Shown in hand, and on Tom's head, was the new M4U 2 headphone from speaker manufacturer PSB in Ontario, CA. These were probably made off shore, as are their speakers. Tom and I both thought they sounded very good and while they are seriously priced at $400, they were not even close to the most expensive models we tried. They also have some kind of control for using it with iPhones and BlackBerry. Elsewhere, I listened to a HiFiman EF-6 amp ($1599), a solid state Class A design that puts out 5 watts into 50 ohms for driving inefficient planar magnetic headphones like the HE-6 ($1299). I tried the HiFiman HE-500 headphones ($699) that were much more efficient than the HE-6 (which sounded really good plugged into the same HE-6 amp). Then I tried the HE-400 phones into the HiFiman EF-5 with a single tube protruding and a separate DY1 power supply. Then we moved on to a Woo Audio WA22 headphone amplifier ($1900), a fully balanced Class-A all triode design. Outputs included a 0.25-inch headphone balanced output, a 4-pin balanced output and a 3-pin balanced output as well as selectable RCA and XLR inputs. Permit me to state the obvious. This is a very serious amplifier. I really liked an Audeze LCD-3 planar magnetic headphone ($1945) with a gorgeous wood surround that sounded superb. Also sounding very sweet were a pair of Beyer Dynamic Tesla T1 headphones (around $1295) played through a Woo Audio amplifier. The Beyer had a more techno style showing mostly metal with a leather (or vinyl?) headband. I'm really just scratching the surface here, and I'm no expert on this stuff, but it is clear that headphones and headphone amps are becoming a much more significant category in the High End. Tom later wrote "I was impressed with the Woo Audio WA2 headphone amp, an SET class A OTL design which sells for $1090. They had a pair of AKG 701headphones plugged into it. I own a pair of those phones, but I've never heard them sound anywhere near as good as they did with the WA2." It sounds like he may be on the market for a new headphone amp.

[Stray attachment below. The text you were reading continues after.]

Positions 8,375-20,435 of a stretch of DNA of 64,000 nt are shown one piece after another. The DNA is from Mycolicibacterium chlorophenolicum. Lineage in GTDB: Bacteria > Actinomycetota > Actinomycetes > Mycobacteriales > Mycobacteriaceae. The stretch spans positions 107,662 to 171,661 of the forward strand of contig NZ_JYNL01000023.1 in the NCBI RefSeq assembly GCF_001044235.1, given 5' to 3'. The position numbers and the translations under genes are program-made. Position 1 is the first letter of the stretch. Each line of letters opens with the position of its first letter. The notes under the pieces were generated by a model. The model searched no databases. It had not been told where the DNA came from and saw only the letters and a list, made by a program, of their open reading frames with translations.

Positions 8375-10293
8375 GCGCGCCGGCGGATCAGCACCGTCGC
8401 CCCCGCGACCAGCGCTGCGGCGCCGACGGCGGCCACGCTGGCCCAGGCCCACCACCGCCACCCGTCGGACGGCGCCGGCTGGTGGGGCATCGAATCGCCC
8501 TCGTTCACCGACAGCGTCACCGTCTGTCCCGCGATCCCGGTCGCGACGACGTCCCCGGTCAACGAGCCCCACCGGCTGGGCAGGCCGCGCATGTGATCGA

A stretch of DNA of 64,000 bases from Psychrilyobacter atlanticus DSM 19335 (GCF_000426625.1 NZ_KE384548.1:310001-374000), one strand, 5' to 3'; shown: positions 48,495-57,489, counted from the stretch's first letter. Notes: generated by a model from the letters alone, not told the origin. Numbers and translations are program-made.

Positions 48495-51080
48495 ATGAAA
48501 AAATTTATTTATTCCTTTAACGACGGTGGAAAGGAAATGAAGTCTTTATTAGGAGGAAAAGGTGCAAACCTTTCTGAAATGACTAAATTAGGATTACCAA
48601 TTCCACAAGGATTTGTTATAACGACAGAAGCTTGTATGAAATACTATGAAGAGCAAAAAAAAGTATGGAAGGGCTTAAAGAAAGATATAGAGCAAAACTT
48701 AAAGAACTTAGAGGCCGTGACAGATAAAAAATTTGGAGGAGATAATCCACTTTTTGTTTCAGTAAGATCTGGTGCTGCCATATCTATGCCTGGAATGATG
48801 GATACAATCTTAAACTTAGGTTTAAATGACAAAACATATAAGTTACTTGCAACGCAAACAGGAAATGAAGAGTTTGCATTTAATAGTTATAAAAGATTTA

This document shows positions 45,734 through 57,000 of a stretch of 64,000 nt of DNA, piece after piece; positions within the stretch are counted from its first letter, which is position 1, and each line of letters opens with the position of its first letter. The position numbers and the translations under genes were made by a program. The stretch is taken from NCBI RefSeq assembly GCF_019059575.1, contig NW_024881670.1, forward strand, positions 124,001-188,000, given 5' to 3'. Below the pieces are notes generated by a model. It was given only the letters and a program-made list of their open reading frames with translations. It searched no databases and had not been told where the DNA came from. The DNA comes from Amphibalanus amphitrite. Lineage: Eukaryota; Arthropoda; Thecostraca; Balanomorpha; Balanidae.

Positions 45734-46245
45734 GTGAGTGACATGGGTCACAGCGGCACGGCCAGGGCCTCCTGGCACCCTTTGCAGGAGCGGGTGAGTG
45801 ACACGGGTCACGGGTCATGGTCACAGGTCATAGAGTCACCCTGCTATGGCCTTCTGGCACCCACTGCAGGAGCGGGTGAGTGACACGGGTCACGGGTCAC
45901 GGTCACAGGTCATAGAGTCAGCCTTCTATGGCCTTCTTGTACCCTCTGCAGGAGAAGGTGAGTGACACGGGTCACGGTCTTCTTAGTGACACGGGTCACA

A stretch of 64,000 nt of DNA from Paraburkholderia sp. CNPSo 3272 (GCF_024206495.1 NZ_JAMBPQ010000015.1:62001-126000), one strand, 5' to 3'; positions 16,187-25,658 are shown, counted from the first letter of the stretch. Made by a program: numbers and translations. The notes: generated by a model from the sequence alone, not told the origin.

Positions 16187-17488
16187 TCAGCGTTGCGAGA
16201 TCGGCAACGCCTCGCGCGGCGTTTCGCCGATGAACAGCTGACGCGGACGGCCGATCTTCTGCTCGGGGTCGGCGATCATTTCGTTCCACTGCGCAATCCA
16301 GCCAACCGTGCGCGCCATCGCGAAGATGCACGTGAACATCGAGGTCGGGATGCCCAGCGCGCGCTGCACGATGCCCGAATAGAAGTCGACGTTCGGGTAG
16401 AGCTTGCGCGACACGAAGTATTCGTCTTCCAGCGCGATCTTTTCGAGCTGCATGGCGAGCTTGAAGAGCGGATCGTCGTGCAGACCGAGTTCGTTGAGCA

It was about the time I had told Tom I would be willing to leave in order to return home at a decent hour, but he was having so much fun he agreed to kick around with me a little longer.  We turned a corner and went down a hallway where few others seemed to tread and passed the Lys Audio room in the Salon Lachine. Tom mentioned that he had wandered in earlier and didn't understand what was going on. That sounded like an invitation to adventure to me, so we both went in. There was a large seating area with rows of folding chairs facing a tall curtain at the far end of the room. Obviously a blind testing situation. The presentation began in French as it often does at Montreal, but suddenly, like an angel from heaven, a young woman pulled up a chair behind us and started translating. We were being introduced to a technology that had been developed many decades ago but failed to flourish at that time. The presenter, Jacques Gerin-Lajoie, who was formerly the chief designer for Oracle, investigated this older technology and bought the rights. What we would hear was an advanced prototype of this technology.